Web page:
Unilever, Tesla, Adidas and Energizer are among the brands proving that sustainability makes commercial sense, according to a column by Jake Dubbins, chief executive officer of Media Bounty, on The Drum Network.
Last year Tesla generated $10 billion of presales for its electric Model 3 car in just two days, Dubbins writes.
And as Environmental Leader has reported, Unilever, which generated sales of €53.3 billion ($56.5 billion) in 2015, reported 30 percent faster growth for its “Sustainable Living” brands, compared to the rest of its business, with these brand nearly half of the firm’s total growth in 2015. The company defines its Sustainable Living Brands as those that integrate sustainability not only into their marketing platform but also their products.
Unilever also released research last month that found a third of consumers (33 percent) are now choosing to buy from brands they believe are doing social or environmental good. Unilever says this represents a potential untapped opportunity of $1,024 billion out of a $2.7 trillion total market for sustainable goods.
Last year Energizer made the world’s first AA batteries that contained 4 percent recycled battery materials. The company also committed to increase these levels to 40 percent in the future. It looks to be paying off: Energizer is the fastest growing brand in the battery market, Dubbins says.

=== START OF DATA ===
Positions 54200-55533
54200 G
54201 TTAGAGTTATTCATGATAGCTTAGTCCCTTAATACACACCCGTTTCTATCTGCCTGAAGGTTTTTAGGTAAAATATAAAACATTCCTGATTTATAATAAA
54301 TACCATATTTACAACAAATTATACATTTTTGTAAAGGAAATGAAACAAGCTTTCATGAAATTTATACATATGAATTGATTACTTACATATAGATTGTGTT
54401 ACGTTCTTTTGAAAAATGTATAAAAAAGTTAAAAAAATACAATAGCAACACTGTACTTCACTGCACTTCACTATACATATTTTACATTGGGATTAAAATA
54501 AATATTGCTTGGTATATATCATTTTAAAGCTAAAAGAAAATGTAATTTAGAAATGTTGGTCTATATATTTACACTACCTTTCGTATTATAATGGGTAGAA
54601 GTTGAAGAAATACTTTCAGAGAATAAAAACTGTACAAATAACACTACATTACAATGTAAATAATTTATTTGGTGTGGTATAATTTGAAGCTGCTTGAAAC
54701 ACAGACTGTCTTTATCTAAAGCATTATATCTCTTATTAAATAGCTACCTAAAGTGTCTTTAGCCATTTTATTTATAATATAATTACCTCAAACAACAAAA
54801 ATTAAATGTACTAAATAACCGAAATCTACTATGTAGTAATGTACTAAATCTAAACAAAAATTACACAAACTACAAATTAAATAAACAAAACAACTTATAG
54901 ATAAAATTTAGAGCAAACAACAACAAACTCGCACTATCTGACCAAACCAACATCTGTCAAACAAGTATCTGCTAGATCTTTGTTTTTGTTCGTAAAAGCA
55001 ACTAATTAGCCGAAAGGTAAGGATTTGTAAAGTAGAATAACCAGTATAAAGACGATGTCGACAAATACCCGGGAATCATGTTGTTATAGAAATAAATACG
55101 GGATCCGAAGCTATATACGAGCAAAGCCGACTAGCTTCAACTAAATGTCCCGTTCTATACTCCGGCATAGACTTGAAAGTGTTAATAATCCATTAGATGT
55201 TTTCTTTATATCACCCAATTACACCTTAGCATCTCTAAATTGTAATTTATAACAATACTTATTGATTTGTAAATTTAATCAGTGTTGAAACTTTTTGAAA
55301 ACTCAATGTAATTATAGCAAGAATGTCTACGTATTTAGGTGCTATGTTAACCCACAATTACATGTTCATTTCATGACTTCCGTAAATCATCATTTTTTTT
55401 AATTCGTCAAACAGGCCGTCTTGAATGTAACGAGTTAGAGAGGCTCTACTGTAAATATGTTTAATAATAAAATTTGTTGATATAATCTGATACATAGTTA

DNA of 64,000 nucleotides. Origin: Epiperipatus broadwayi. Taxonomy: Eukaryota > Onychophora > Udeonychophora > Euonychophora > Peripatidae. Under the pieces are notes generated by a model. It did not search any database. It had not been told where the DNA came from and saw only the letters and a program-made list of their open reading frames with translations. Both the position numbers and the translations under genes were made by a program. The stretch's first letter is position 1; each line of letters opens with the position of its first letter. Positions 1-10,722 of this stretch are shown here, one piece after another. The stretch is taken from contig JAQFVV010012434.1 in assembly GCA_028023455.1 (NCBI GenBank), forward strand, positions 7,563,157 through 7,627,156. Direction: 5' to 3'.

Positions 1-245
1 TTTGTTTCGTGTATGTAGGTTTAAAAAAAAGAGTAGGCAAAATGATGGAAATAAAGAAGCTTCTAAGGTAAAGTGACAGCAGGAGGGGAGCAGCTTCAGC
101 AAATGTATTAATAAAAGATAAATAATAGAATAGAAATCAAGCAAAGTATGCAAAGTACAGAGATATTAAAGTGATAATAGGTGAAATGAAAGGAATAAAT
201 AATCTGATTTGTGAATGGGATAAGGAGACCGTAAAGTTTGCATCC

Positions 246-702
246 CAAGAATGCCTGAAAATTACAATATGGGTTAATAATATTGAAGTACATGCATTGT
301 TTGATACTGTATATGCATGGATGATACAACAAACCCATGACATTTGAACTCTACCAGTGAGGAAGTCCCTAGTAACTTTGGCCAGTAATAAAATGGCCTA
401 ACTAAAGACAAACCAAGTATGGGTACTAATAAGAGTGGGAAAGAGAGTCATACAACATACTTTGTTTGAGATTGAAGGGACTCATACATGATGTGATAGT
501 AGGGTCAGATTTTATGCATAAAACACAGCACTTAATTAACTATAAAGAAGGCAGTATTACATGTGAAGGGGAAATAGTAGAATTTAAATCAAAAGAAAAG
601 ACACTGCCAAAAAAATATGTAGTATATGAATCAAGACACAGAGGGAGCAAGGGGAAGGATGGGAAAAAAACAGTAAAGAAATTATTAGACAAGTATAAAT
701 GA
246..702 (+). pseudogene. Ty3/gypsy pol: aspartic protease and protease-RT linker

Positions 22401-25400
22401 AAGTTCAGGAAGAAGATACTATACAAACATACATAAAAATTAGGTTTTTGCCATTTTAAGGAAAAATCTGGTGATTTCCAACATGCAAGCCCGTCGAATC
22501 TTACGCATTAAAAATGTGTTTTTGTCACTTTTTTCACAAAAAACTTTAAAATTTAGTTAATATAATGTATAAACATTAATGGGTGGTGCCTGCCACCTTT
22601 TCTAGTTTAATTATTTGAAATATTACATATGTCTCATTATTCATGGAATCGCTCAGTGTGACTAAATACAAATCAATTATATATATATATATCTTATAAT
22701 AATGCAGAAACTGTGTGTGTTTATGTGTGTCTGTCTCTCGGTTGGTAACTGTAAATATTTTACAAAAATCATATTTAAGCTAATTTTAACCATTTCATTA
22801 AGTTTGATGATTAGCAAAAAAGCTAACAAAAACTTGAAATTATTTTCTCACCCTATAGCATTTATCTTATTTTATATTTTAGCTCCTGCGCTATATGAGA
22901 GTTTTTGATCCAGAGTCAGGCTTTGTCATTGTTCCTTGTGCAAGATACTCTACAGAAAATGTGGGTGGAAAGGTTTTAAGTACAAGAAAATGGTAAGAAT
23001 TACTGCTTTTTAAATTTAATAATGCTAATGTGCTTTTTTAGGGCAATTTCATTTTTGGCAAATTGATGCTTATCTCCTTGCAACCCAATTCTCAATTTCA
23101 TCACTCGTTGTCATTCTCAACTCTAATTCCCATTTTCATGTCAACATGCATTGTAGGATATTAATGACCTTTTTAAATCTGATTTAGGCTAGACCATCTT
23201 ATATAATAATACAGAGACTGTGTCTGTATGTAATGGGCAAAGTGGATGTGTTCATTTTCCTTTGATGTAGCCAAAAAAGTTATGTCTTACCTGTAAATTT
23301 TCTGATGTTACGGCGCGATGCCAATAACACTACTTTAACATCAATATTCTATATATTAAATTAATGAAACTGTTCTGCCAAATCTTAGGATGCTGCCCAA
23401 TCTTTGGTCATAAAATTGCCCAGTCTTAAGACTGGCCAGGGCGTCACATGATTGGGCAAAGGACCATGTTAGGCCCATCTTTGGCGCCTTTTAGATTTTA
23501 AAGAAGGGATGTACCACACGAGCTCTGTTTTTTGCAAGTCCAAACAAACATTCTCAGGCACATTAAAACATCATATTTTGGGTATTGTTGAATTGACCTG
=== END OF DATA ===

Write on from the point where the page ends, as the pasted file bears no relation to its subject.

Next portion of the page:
But, he cautions, know your facts and your brand’s story before launching a sustainability strategy, on social media or elsewhere.
Brands who are not obviously sustainable but want to take steps to move into this area need to tread carefully before jumping in. It is a risky strategy to start eulogizing about how sustainable you are if you are buying unsustainable palm oil. The key point here is to be honest and take your audience with you on the journey to sustainability. Consumers know that miracles cannot happen overnight but a brand will get respect if it is committed to progress and communicates in a warts and all way.
The column also offers tips for success. These include looking at what sustainable brands that are growing are doing.
At least 10 global companies generating a billion dollars or more in revenue annually from sustainable products or services. These include Whole Foods, Target, General Electric, Tesla, Chipotle, Nike, Toyota and Natura. As Forbes reports, “these multi-nationals are only too happy to have their support for all-things-sustainable made public, including their investments and target metrics,” and this makes it easier for other companies to follow their example — and learn from their mistakes.
Another tip: inspire and/or solve a problem. Dobbins points to Adidas, which is working to solve the problem of plastic pollution in oceans by turning this waste stream into new material for its shoes.
“Effectively positioning your brand as sustainable now, means that not only will you speak to consumers in the local market willing to spend extra money on brands making a positive difference in the world,” Dobbins writes. “You’ll also be well placed to tap into the emerging markets across the globe who are now leading the way in sustainability, having witnessed first-hand the effects of climate change and water scarcity.”